Monday, March 28, 2016

What is Courage?

I am continuing to study the concept of courage for an article that has been requested and am thankfully now able to write one that I am satisfied with. It is tentatively titled, 'Do The Martial Arts Teach Courage?' I will be submitted a draft to be published very soon, however, the below is an insight I've gained based on my study of the 'enigma of courage,' as General Sir Peter de la Billiere refers to it.

What is courage? That has mystified people since Plato wrote Laches nearly 2500 years ago and probably even before. Books continue to be written about the subject which is exemplified by William Ian Miller The Mystery of Courage in 2002 (well worth the read if not to study). It remains a mystery today.

The image to the right contains a statement regarding the relationship between courage and fear. An understanding and appreciation of this relationship is extremely important when considering action in violent encounters.

Was Corporal Ben Roberts-Smith act that earned him the Australia Victoria Cross courageous? It was only a courageous act by definition if Roberts-Smith was scared. If Roberts-Smith was scared but acted anyway, the next question might be how much was he scared. Is there a quantity of fear that qualifies an act as courageous? Terrified and acting would qualify, but does mildly nervous and acting?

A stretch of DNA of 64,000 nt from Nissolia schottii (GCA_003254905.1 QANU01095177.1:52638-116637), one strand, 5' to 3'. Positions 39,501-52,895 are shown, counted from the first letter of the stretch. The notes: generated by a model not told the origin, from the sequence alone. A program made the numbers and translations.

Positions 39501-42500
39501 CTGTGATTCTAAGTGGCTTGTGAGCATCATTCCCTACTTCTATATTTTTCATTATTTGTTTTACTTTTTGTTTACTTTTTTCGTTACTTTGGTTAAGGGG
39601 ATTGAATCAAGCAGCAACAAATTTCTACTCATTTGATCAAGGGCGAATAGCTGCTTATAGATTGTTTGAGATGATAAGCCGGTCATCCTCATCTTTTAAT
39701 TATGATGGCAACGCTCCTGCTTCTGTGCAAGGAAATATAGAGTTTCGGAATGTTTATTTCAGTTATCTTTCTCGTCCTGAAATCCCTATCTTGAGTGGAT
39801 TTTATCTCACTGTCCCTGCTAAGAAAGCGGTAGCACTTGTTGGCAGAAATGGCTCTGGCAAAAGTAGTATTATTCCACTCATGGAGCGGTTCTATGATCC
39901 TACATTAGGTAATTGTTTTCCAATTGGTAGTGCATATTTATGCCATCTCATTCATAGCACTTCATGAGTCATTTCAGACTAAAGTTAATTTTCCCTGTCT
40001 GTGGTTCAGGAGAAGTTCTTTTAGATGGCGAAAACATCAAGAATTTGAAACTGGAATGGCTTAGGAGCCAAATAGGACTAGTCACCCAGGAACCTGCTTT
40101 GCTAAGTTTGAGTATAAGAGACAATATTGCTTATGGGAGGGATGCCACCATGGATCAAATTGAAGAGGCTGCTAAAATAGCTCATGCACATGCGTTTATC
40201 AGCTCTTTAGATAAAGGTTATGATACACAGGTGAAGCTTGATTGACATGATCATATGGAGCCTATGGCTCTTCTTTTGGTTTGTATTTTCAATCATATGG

With regards to fearlessness (which by definition is not courage even though some medal recipients are described as exhibiting 'fearless courage' which is an oxymoron by definition), Miller explains,

It is striking how many of those uses of the word 'fearless' do not pretend to describe the inner state of the actor. They are meant rather to register the awe of the observer.

The same can be said of courage. We often do not know the inner state of the actor when we describe them as courageous but are in fact expressing our awe at their actions. But what actually made them act in the face of danger is of immense interest to those teaching and training to engage in a violent encounter. That is the real question. One that the enigmatic, mysterious, and ambiguous concept of courage does not answer.

Maybe more on that later.

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